We can learn a great deal from each other. And so, I’ve decided to share with you the reader, some of what I’ve been thinking, mulling over and talking about with others as it is now official and the union to which I belong has called a strike; or work stoppage as they phrase it. Maybe there’s something you can take from this post.
To say the least, it’s frustrating when my personal choice is to continue to perform the work I love doing, and was hired to do by my employer. After all, it’s the employer whose issuing my income, my employer who I personally find to be the very best for whom I have ever worked, and my employer who originally hired me and continually provides me with opportunities for growth and development. So when the union I must belong to in order to work for this employer calls a work stoppage, it is stressful and upsetting.
This job I have isn’t a right; it’s a privilege and one that comes with responsibility. It requires compassion, empathy, knowledge and expertise to perform well. My personal belief is that I don’t work for my employer whatsoever, but work for the clients on social assistance with whom I come into contact with. I am employed by my employer to be sure, but I work under a model of what is referred to as Servant Leadership. I see my Supervisor as serving me, her Manager serving her etc. We all have to be given the opportunity to succeed in our roles, and that means being provided with the time to plan, the tools we require, and the space in which to work that will best help clients to reach their own financial independence.
I feel for the client who gets lost in work stoppages. They’re already under stress on a daily basis from things they can’t always control. Be it landlord problems, mental or physical health issues, addictions, unemployment barriers, they really don’t need a breakdown between a union and an employer to further add to their anxiety. These people come to our resource centre because they can get guidance, advice, help and many have no other social supports in place. We’ve got our regulars need computer access because they can’t even get a library card to use computers there, and if they do use them, they have to pay for anything they print. And if they need some job coaching to work through problems, they’d be out of luck.
What I find sad too is the divisiveness that these strikes cause. Like any issue, some people come down on one side and in this case want to walk out, and others fall on the other and want to accept an offer and keep working. While the right to feel one way or the other is generally accepted among most, the right to continue working through a strike is not accepted. It sure would weaken the bargaining power of those outside on a sidewalk if some of their colleagues were inside working and getting paid their regular wages for doing so. So it’s natural that it’s frowned upon. Cross a line (even it were allowed by the employer in which in many cases it is not) and you’ll be marked by many of your co-workers, called names, maybe have your property damaged, be shunned, and that has led some in other situations to take extended time off for mental health reasons or quit.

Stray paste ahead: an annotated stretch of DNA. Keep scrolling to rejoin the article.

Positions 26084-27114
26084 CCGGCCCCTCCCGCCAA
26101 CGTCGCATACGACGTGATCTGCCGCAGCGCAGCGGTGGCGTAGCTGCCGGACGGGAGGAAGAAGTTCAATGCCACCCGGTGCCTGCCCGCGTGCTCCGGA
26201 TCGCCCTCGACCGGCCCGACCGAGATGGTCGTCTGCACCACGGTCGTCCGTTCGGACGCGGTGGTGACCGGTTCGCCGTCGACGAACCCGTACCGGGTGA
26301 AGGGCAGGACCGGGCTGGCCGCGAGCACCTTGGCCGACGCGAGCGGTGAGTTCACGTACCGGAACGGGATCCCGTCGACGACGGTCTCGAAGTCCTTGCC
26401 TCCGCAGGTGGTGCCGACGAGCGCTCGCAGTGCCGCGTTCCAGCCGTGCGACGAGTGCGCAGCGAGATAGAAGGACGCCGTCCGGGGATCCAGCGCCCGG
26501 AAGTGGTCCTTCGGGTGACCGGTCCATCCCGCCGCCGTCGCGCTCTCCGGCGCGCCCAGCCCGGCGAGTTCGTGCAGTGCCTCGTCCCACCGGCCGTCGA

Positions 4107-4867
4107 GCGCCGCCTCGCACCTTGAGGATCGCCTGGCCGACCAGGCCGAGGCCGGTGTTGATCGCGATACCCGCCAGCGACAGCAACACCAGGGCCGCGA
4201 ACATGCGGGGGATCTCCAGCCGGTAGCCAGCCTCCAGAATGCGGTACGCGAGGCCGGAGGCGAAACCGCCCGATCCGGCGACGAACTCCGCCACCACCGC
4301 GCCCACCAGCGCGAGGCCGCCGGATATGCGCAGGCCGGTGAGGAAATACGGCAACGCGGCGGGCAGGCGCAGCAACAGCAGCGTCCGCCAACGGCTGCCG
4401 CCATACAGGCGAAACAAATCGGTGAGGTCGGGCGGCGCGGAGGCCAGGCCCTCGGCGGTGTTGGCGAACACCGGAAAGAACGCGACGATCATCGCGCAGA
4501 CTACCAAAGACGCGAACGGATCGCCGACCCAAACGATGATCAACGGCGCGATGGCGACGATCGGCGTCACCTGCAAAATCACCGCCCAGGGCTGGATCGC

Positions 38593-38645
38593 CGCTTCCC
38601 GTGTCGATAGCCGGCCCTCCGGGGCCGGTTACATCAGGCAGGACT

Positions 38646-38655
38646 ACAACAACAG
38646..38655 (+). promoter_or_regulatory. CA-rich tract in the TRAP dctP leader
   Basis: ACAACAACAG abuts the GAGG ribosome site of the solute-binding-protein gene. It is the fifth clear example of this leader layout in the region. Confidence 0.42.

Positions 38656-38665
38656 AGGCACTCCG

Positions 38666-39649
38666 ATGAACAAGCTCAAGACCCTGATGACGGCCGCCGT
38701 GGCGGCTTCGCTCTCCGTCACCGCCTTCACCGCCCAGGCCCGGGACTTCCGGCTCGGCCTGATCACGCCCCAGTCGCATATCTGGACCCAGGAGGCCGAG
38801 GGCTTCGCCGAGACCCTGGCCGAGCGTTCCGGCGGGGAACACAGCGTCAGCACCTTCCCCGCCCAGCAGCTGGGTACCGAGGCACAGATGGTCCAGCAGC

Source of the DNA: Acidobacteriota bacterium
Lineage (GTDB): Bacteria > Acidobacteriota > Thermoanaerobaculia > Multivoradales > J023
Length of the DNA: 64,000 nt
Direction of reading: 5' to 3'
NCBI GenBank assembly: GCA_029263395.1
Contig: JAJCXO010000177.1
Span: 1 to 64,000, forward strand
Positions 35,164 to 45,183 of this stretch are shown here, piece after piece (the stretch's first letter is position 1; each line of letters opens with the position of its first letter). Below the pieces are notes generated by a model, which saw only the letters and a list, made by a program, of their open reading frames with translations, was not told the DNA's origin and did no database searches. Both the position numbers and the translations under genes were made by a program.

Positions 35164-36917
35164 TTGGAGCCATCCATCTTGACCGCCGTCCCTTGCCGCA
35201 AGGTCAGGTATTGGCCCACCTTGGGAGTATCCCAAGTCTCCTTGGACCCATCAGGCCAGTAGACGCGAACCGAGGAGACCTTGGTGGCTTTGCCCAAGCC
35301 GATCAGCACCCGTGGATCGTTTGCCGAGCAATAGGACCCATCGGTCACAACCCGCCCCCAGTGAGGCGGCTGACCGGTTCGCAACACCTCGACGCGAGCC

While our differences are what we often hold as being good in each other, it is those differences that also cause us to shake our heads and wonder why others don’t see things like we do. If we think an offer is good, why can’t everyone see it as being good? If we see an offer as being poor, why can’t everyone see it as being poor? Intimidating others, issuing threats, making disparaging remarks isn’t helpful, but people do it at times. When the stakes are high, people say and do things they’d generally not, usually out of desperation, anger, stress and fear. It’s not something I approve of, but I can understand the expression people make arising from emotions.
I made a decision today that as going into work normally is not an option, I have opted not to stand on a picket line looking like I support a position I don’t. Instead, I’m remaining at home, where I’ll be revising some resumes for other people without receiving or asking for compensation. It’s a sunny day, and I’ll complete them outside where I can actually enjoy the weather but do the work I enjoy doing on my own time.
Factoring in the price of gas, a distance of 105 kilometers to work, and being asked to stand on a line from 9:00 a.m. until 5:00 p.m. to show solidarity and displeasure isn’t a choice I’m prepared to make this day. While many on the lines will be there in earnest, others will be there because they must have the strike pay that goes with it and are conflicted in their decision to walk the line.
Who wins in a work stoppage? That’s a discussion of great debate. No one I know however, likes the tension of an impending work stoppage. My advice? Stay out of the mud-slinging and pray the whole thing is short-lived and comes to a quick resolution. We all have to work together when it’s over.